The restriction would remove the rodenticide called “D-Con” from store shelves in California. Medha Chandra with Pesticide Action Network supports the restrictions.
She says D-Con is sold in colorful pellets that pose a danger to children. Chandra says about 10,000 children annually are accidently poisoned by the products.
“It’s going to end up protecting children in California from accidental exposure to these rodent-controlled product at home," says Chandra. "It will also somewhat reduce the impacts on wildlife.”D-Con and similar rodenticides are not allowed on agricultural lands, but are allowed in and around buildings. The manufacturer of D-Con is fighting the EPA’s safety restrictions in court. Alternatives to rodenticides already exist.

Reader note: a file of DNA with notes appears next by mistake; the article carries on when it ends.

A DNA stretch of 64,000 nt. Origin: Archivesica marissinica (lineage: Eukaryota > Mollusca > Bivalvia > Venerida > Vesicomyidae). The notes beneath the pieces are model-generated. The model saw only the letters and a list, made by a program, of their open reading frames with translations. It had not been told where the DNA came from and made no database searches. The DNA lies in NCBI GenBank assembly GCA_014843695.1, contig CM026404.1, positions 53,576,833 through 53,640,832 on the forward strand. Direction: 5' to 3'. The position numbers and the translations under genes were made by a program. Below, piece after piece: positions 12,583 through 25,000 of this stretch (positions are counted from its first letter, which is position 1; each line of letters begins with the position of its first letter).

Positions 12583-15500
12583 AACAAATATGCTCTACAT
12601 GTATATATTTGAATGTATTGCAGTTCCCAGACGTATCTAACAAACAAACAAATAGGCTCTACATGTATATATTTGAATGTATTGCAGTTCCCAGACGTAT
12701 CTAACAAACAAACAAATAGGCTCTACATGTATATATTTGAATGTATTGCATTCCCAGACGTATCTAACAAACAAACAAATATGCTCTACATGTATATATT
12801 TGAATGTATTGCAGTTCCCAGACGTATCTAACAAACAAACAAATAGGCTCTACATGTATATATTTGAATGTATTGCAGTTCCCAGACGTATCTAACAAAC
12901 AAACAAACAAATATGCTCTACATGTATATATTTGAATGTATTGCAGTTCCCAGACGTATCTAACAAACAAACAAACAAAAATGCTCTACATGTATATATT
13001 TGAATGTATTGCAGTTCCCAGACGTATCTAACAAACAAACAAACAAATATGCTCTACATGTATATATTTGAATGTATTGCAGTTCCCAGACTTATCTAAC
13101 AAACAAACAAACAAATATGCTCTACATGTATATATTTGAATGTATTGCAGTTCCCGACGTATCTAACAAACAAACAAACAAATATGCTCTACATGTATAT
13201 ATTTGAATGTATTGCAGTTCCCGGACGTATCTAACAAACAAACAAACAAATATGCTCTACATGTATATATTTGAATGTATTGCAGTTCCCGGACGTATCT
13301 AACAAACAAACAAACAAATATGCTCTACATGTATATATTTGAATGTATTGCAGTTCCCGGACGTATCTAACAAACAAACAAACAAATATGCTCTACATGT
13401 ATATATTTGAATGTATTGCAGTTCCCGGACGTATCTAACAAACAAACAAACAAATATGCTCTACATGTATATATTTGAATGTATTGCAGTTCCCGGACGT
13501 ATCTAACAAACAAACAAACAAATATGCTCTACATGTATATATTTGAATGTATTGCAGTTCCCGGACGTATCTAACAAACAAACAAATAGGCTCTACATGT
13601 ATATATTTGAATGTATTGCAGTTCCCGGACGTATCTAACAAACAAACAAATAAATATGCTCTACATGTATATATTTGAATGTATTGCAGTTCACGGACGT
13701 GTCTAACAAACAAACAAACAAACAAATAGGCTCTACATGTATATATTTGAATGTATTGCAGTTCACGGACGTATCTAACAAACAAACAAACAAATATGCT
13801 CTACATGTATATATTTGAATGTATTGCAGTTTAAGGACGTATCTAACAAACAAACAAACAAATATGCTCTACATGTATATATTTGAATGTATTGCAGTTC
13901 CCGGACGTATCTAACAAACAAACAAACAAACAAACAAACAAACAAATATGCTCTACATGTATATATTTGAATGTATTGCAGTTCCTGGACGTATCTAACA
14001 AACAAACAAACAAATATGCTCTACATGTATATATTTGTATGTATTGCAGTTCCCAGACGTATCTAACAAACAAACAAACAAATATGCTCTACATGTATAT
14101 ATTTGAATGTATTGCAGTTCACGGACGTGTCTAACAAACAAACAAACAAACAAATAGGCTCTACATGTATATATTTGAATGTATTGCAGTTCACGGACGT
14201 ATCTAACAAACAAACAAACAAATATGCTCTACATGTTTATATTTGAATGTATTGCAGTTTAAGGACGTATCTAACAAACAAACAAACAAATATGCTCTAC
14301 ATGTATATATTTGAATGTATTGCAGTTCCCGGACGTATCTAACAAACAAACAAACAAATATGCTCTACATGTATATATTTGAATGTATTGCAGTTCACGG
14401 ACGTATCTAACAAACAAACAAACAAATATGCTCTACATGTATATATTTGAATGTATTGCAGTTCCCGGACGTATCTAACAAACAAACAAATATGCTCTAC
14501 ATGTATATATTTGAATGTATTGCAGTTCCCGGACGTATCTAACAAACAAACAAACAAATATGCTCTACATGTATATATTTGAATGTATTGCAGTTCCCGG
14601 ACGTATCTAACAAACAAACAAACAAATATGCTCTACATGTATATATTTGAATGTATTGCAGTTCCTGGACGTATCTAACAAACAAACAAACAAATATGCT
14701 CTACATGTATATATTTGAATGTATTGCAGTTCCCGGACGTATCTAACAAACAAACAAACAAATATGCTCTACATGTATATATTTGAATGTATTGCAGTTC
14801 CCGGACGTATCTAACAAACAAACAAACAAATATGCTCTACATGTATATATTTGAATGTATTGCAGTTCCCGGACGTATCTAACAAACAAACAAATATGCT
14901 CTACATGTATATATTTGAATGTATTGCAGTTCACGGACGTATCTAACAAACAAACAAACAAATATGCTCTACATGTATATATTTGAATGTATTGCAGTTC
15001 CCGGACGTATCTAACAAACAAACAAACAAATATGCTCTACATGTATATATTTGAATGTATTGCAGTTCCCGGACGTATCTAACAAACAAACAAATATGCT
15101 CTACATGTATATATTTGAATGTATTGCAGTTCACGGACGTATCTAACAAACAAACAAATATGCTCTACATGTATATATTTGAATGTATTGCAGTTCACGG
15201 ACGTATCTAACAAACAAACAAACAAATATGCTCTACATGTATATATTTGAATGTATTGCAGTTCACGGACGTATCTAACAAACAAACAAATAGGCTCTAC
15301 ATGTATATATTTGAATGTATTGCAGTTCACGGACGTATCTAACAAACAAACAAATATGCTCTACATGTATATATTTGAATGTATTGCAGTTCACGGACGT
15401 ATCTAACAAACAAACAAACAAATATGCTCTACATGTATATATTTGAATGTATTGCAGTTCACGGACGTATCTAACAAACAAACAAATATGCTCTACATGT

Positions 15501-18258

El Niño is not expected to end the California drought but ‘atmospheric rivers’ might help.
Forecasters say the chances are diminishing that El Niño will bring rain to California.
The Sacramento Municipal Utility District's shade tree program has been around for 25 years. In spite of the drought, the utility says it will continue to fund the program for at least another two years because of the benefits trees provide.
Environmental groups say the recent California Legislative session was a big win for coastal protection, clean water among other issues.
The City of Sacramento wants to continue a washing machine rebate program that started in 2009 until the end of the decade.